• Alignment with international frameworks – legislation should align with international frameworks such as the United Nations guidelines and the OECD guidelines. These frameworks require companies to identify, prevent, mitigate and report on how they address potential and actual impacts on human rights and the environment through an ongoing process of due diligence on human rights and the environment. human and environmental rights. A key element of this is meaningful engagement with the stakeholders actually and potentially affected or their designated representatives.
  • Remedies and Liability – MHREDD legislation should ensure liability for damages that businesses cause or contribute to and should allow and support the provision of adequate and effective remedies. Companies should also be held accountable through appropriate administrative and civil liability legislation for human rights and negative environmental impacts within their operations and throughout their business chains. global value.
  • Enforcement – EU Member States should ensure rigorous application of all obligations and guarantee the right to an effective remedy. Any obstacles that prevent affected rights holders from accessing a remedy should be removed.
  • Good corporate governance – investors stressed the need for good corporate governance. For example, boards of directors should oversee and be accountable for the implementation of rigorous human rights and environmental due diligence processes; monitor, discuss and report on their development; and ensure that their results are reflected in forward-looking objectives relevant to the prevention and mitigation of risks and impacts on human rights and the environment and properly taken into account and integrated into the overall strategy of a business.

How can your organization prepare for increasing due diligence obligations?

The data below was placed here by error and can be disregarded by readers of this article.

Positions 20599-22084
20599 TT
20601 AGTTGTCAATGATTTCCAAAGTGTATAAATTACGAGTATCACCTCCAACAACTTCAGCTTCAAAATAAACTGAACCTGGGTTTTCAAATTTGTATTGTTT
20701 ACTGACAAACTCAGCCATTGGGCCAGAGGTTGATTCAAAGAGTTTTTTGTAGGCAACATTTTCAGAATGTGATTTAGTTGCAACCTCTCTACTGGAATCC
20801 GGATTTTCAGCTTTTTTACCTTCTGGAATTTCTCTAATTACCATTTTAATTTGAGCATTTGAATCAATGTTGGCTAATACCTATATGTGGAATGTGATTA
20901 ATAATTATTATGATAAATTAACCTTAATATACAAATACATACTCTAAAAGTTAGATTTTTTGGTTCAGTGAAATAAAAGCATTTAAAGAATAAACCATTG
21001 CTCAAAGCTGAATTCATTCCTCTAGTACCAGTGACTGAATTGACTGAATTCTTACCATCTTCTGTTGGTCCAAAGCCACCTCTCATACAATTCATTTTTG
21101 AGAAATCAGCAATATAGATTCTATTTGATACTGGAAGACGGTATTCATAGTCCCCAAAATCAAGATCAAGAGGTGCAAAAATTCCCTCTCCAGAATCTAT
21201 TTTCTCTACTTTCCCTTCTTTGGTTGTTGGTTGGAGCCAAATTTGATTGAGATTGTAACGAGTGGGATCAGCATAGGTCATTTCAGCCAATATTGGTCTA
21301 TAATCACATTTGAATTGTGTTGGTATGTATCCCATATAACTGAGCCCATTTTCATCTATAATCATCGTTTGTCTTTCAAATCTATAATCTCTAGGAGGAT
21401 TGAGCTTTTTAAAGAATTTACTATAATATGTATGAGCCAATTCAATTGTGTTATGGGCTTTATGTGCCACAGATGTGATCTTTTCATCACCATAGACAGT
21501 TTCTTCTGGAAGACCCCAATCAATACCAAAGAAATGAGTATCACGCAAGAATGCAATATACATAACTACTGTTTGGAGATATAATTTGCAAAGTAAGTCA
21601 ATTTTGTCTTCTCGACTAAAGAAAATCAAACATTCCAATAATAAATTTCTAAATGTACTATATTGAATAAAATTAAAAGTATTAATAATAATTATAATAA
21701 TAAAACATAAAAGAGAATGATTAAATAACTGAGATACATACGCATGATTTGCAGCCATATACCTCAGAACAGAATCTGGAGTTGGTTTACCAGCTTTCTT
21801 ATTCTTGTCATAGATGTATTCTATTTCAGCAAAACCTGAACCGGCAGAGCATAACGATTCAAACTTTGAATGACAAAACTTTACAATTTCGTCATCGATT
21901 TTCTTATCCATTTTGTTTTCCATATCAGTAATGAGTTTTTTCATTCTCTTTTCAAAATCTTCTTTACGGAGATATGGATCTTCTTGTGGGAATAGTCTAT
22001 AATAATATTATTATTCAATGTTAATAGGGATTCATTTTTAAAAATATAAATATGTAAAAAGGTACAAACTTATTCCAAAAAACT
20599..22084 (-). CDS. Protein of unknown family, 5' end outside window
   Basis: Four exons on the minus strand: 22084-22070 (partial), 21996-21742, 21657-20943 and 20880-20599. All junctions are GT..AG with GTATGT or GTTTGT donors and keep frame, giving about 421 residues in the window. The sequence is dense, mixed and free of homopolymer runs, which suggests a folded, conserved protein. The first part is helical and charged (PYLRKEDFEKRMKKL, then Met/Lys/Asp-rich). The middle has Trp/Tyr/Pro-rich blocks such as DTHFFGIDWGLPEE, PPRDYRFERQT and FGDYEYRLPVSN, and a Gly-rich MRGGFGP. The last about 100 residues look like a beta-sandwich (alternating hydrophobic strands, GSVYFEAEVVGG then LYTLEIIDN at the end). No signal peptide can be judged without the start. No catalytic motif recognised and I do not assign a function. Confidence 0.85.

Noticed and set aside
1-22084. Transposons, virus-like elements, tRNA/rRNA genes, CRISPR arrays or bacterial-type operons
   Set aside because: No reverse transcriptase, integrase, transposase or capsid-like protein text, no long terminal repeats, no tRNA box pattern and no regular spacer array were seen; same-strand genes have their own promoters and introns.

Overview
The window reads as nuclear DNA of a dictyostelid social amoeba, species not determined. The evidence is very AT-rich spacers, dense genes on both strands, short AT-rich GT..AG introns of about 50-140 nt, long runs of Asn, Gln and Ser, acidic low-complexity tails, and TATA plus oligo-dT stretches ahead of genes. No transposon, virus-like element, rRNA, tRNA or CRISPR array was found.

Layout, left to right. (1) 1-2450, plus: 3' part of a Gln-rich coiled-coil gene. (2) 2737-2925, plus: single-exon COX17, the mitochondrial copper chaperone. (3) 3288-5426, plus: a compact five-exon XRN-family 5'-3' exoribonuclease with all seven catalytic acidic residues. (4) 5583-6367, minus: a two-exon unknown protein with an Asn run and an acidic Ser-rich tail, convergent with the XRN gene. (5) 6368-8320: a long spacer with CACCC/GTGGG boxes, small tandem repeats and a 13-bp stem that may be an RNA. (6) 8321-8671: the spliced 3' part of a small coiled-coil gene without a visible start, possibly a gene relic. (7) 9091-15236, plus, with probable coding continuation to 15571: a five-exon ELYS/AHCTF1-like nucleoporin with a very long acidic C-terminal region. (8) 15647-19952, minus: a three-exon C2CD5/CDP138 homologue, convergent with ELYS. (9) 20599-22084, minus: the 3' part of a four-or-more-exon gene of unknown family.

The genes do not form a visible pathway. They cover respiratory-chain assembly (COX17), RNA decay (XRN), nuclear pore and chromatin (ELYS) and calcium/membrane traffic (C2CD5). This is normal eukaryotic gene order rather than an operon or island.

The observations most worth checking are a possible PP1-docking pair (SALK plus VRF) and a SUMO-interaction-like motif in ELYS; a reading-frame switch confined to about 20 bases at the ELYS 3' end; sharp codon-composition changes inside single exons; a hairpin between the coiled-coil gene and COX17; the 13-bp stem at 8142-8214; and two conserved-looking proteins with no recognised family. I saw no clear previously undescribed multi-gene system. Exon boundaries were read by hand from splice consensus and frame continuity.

We offer practical advice for asset managers, particularly in our full article, Asset Managers: Controlling Non-Financial Risks – The Evolution of Human Rights Due Diligence. In a previous blog post, we covered the practical steps boards should take in relation to human rights matters more generally, including due diligence.

In general, companies can position themselves for EU-wide anticipatory law and other emerging national mHRDD laws by:

  1. Integrate human rights into group policies and strategic planning processes;
  2. Disclose how human rights considerations are integrated into strategies, policies and procedures;
  3. Carry out a human rights impact assessment and take proportionate countermeasures, as well as communicate internally and externally on the measures that have been taken;
  4. Review and strengthen complaints mechanisms and advocacy programs;
  5. Ensure that the company is well equipped to deal with “crises”;
  6. Review the extent to which their board of directors is equipped to deal with supply chain risks; and
  7. Review the role, resources and expertise of the legal and compliance functions, which should play a key role in meeting these new challenges.